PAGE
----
One cannot help be struck by the irony that large numbers of Britons, whose state in many ways originally resembled the EU, are now hostile to the EU project. One could retort that the EU is both less and more than the United Kingdom in all the wrong ways. Or, perhaps more to the point, many Britons do not feel that they are in a position where they must tolerate the sacrifices that Scots had to embrace back in 1707 (i.e. loss of sovereignty to a larger supranational organization headquartered in a distant capital). Yet, Britain’s current position does in some ways resemble that of Scotland on the eve of the union. Scotland’s relative weight within the new United Kingdom was roughly the same as Britain’s weight within the contemporary EU: in 1707, Scotland’s population constituted one-sixth of the new United Kingdom while the United Kingdom’s current share of the EU economy is also about one-sixth. Within the union, Scots had similar reasons to complain as Britons do today about the EU: Scots only held just over 10% of the seats in the Commons which sat in distant London (which Scots saw in the same way that many Britons see Brussels today) and made laws for Scotland.

Realistically speaking, though, it is hard to see what better alternative Scotland had in 1707 than the United Kingdom; a small state, it lived in a dangerous world with an overbearing neighbor. It took a risk in joining what it could not beat. The United Kingdom was not perfect, but it was better than other available options. In today’s dangerous world, it is hard to see how Britain, a small state on the fringes of Europe, has a better alternative than membership in a larger organization like the EU. One might wish the EU was more transparent, democratic, and dynamic. One might wish it was better led. One might resent its meddling. But to do a mash-up of a well-known Churchill quote, the EU is Britain’s worst choice—except for all the others.

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Very Short Reviews: Ruth Scurr’s _Fatal Purity: Robespierre and the French Revolution_

Fatal Purity

The 222nd anniversary of Maximilien Robespierre’s execution is coming up (July 28, 1794 or 10 Thermidor Year II, according to the French revolutionary calendar), so One Thing after Another thought it would be appropriate to resurrect the Very Short Review series this summer with an excellent biography of Robespierre.

Ruth Scurr, Fatal Purity: Robespierre and the French Revolution (New York: Holt, 2006).

  1. Scurr is primarily interested in delineating the relationship between Maximilien Robespierre and the French Revolution; as she puts it, “At what point exactly did the lawyer from Arras begin to believe in the image that the Revolution reflected back to him” and “Why did that image become so dangerously hypnotic, for him personally, for his contemporaries, and for posterity?”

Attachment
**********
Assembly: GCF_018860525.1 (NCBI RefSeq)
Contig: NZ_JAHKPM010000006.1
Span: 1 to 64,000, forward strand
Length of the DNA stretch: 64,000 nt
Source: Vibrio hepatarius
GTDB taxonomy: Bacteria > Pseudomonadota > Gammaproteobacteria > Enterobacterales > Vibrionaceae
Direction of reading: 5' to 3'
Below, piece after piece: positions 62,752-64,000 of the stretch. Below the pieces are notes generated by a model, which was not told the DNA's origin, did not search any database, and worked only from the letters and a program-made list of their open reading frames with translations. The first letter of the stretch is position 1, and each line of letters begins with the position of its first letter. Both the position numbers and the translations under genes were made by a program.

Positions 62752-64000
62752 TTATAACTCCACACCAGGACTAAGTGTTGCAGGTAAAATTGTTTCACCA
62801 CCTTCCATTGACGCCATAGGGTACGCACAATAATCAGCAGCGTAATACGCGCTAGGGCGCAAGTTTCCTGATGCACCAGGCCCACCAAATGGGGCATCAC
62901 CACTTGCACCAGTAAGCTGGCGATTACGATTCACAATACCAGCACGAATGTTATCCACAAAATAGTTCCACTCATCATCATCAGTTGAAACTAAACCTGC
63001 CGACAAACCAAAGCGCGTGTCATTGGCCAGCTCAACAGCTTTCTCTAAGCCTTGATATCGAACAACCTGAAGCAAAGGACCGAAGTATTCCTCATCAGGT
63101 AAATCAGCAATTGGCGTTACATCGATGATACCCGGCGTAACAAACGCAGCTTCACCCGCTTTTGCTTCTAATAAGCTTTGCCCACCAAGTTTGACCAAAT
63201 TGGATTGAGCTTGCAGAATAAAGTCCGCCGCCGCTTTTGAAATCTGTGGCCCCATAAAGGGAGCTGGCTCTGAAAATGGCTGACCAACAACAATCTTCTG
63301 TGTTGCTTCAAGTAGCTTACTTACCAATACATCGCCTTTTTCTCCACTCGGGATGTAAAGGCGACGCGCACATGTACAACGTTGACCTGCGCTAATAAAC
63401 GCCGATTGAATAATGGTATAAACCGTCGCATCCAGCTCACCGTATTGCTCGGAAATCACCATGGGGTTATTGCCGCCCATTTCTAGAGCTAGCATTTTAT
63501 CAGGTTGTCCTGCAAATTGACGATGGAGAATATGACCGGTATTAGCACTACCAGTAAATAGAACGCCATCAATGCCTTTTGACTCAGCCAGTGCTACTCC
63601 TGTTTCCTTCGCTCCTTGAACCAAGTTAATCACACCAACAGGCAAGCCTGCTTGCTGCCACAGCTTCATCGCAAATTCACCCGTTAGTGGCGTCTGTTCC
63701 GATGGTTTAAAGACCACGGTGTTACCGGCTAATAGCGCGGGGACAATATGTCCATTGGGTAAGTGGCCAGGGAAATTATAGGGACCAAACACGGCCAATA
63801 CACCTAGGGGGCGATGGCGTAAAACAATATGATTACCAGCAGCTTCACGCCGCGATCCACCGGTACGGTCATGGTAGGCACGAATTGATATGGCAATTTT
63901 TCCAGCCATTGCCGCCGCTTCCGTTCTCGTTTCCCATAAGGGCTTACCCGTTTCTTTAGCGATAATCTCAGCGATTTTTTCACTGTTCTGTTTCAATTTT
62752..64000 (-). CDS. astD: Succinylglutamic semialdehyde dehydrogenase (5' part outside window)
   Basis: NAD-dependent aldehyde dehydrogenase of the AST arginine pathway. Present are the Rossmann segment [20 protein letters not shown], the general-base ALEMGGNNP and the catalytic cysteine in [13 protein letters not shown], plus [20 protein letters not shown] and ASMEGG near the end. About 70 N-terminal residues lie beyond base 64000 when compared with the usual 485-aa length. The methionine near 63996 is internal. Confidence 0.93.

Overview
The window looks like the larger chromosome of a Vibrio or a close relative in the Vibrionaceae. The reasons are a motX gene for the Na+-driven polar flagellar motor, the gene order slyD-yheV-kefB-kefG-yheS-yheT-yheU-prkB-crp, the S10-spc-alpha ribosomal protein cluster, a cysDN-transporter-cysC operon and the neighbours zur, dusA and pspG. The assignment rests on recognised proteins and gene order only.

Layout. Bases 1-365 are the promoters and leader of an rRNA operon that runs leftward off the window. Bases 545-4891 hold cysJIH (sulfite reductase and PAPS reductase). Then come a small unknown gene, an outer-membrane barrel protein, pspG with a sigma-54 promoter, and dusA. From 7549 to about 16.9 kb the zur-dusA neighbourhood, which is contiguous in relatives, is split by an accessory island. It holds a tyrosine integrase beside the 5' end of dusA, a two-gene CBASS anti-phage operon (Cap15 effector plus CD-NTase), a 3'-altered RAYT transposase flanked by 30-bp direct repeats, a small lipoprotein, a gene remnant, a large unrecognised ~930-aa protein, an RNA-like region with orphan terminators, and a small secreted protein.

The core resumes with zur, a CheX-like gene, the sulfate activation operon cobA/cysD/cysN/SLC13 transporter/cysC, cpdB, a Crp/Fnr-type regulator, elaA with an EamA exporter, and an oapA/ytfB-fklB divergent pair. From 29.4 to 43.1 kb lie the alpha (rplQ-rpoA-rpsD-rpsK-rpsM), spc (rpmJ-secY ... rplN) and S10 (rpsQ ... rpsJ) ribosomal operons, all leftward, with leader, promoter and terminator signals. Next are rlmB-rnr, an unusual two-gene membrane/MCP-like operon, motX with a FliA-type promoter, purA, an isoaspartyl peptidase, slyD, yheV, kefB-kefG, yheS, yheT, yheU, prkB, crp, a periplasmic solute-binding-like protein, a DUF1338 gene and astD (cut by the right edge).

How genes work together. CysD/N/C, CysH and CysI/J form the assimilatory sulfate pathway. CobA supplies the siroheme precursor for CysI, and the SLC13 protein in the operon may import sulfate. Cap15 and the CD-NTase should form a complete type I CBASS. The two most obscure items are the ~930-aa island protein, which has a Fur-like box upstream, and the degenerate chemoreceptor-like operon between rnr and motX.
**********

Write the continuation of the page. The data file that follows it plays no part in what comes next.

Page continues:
2. Like other biographers, Scurr detects the heavy influence of Rousseau in Robespierre’s thinking, particularly in the desire to create a virtuous society (which was not merely a means to an end, but an end in itself) and a belief in the supremacy of the General Will (not what the majority wanted but rather what was in the best interest of society as a whole).
  3. Scurr also emphasizes the impact of Robespierre’s religious ideas—while he saw the Catholic Church and its priests as enemies of the revolution, he was a man susceptible to religious feeling, who believed in God, and felt that religion would facilitate the development of virtue (which is why he supported the cult of the Supreme Being).
  4. Of course, Robespierre’s strange and paradoxical personality—he was aloof, principled, sensitive, incorruptible, dogmatic, paranoid, idealistic, and ambitious—shaped his political strengths (a capacity to stay “on message,” an ability to obtain tremendous moral force, an uncanny knack for detecting his opponents’ vulnerabilities, and a dogged perseverance) and weaknesses (a suspicion of other and a susceptibility to abstractions that divorced him from the messy reality of the French revolutionary politics and life in general).
  5. Robespierre saw no further into the future than others (e.g. in 1789, he had no inkling the monarchy would be overthrown in 1792, nor did he dare suggest such a thing), but he had a very good sense of how to seize the moment for political advantage.
  6. Robespierre’s great strength was as an articulator of ideas (the Comte de Mirabeau said of him, “He will go far because he believes everything he says.”) who could dominate an assembly, not as an executive politician who always knew how to navigate the complicated and overlapping Parisian centers of power: the chief executive (the Committee of Public Safety), the legislature (the National Convention), the factions within the legislature (Hébertistes and Dantonists), the municipal authority (the Commune and its many sections), and the various political clubs (the Jacobins and the Cordeliers).